When the feds try to fix schools . . .

Carrots, Sticks, and the Bully Pulpit: Lessons from a Half-Century of Federal Efforts to Improve America s Schools, edited by Rick Hess and Andrew P. Kelly, looks at what Uncle Sam does and doesn’t do well. Contributors include Ron Ferguson, Mike Smith, Larry Berger, Charlie Barone, Maris Vinovskis, Mike Casserly, Checker Finn, Mark Schneider, Liz DeBray, Pat McGuinn, Jennifer Wallner, Paul Manna, Josh Dunn and Jane Hannaway.

Hess has more in Ed Week on the book and on an American Enterprise Institute discussion on Education 2012: What the Election Year Will Mean for Education Policy.

Schools average $9,666 per student

Public schools spent an average of $9,666 per student in 2007, an increase of 5.8 percent from the previous year, the Census reports. The federal share was 8.3 percent.

New York schools spend the most per student ($15,981) while Utah sepnds the least ($5,683). “Also in the top three were New Jersey at $15,691 per pupil and Washington, D.C. at $14,324,” reports the New York Times.

The stimulus funds will stimulate the appetite for more federal education spending, predicted Russ Whitehurst, director of the Brown Center on Education Policy and a senior fellow at the Brookings Institution.

”Once you start giving money to people, you create the appetite for more. I think the 2009 numbers will be a lot different than the 2007 ones,” Whitehurst said.

In Louisiana, 17.6 percent of education funding comes from Washington; in New Jersey, it’s only 4 percent.

Stimulus and strings

Schools will receive an extra $142 billion over two years in the $825 billion stimulus bill, reports USA Today.  Strings include:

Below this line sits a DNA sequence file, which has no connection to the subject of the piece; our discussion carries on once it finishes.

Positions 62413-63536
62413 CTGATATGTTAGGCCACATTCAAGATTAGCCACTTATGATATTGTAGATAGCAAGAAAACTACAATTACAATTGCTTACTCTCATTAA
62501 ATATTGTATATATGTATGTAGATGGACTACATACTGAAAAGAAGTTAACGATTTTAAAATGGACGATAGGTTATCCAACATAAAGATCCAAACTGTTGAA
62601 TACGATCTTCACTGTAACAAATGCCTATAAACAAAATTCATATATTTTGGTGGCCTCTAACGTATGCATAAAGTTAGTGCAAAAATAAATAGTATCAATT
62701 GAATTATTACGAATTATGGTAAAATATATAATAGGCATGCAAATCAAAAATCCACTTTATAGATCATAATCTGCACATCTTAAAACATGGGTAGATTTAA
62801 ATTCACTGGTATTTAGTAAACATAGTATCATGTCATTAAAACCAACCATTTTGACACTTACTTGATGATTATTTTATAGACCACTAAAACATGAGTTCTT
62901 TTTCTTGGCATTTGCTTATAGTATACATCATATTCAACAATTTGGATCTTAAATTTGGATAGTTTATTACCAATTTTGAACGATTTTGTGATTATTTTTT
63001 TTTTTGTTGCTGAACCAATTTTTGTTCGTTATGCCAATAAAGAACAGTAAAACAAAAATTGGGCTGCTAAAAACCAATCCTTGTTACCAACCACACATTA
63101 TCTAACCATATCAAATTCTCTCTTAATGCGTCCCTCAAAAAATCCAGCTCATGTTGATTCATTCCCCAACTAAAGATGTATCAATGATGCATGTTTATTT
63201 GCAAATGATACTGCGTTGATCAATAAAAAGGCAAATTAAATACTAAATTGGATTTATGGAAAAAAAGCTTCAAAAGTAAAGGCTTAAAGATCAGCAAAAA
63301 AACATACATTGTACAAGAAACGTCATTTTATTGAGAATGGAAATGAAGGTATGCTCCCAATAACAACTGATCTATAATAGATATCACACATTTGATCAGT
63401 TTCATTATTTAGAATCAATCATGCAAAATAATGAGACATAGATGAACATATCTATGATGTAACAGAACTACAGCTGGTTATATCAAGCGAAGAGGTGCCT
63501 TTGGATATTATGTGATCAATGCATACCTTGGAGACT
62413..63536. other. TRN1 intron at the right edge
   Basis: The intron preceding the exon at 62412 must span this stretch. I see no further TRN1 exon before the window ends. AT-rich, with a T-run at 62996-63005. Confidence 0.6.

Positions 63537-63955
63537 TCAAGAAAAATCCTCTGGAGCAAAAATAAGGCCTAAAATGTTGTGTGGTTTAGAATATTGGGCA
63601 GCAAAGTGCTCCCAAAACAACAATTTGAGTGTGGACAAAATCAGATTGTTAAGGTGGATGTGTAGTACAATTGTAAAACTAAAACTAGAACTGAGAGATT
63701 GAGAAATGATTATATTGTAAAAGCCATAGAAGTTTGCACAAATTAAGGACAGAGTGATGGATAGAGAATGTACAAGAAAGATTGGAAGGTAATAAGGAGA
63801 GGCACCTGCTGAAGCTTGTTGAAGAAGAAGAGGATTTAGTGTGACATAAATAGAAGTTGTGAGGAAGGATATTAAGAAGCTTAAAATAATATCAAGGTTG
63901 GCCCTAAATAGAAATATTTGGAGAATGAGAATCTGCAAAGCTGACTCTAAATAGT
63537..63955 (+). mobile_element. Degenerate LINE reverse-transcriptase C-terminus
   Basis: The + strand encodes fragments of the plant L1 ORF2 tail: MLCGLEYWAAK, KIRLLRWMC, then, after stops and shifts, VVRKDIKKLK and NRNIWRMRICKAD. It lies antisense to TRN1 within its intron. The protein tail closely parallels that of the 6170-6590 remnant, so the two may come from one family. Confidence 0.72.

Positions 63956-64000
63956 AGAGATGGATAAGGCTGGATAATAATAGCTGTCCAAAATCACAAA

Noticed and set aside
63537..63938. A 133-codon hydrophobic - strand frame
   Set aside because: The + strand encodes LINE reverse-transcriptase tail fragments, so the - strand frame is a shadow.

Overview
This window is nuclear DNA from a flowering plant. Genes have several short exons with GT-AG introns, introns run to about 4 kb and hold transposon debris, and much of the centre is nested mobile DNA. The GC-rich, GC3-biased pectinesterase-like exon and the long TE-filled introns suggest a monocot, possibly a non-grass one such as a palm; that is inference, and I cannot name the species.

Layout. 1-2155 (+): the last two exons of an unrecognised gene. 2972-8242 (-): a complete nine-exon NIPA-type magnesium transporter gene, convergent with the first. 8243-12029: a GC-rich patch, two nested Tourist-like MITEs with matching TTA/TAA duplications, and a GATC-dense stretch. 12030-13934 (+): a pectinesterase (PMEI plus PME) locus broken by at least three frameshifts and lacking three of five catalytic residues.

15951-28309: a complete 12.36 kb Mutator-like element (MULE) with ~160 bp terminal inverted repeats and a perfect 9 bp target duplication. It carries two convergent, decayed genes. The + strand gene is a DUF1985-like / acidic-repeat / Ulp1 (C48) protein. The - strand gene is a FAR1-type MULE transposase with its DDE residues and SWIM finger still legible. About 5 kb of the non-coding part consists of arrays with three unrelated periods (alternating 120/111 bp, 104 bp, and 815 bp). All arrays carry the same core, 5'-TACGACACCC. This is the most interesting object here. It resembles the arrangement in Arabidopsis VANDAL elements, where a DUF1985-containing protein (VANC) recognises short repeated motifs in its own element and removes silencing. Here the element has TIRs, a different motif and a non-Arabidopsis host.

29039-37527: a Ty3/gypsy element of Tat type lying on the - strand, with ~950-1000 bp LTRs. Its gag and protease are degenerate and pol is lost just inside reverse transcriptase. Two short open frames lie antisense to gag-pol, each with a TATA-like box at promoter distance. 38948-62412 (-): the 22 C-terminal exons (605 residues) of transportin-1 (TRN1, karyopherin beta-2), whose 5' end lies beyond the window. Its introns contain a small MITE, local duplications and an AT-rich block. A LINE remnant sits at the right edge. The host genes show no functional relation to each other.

• High-quality educational tests.

• Ways to recruit and retain top teachers in hard-to-staff schools.

• Longitudinal data systems that let schools track long-term progress.

On Swift & Change Able, Charles Barone, a former congressonal staffer, analyzes the potential to use the extra money to fund change — or more of the same.

For example, states promise that funds will be used “to improve assessments, more efficiently collect data, and equalize the distribution of qualified teachers,” he writes. But states already have made those “assurances.”

All they will have to do is copy and paste language from their old plans and re-submit them.

This means that with all the complaints we have heard about current assessment systems (the responsibility for which lies solely with the states) and the inequitable distribution of teachers (the responsibility for which lies with both schools and districts) and the promises for change, states and districts can take billions and billions in new federal education dollars and do more or less on these issues exactly what they are doing now.

He’s got a lot more on the way to hand out money without creating a giant slush fund. A congressional committee starts the write- up today.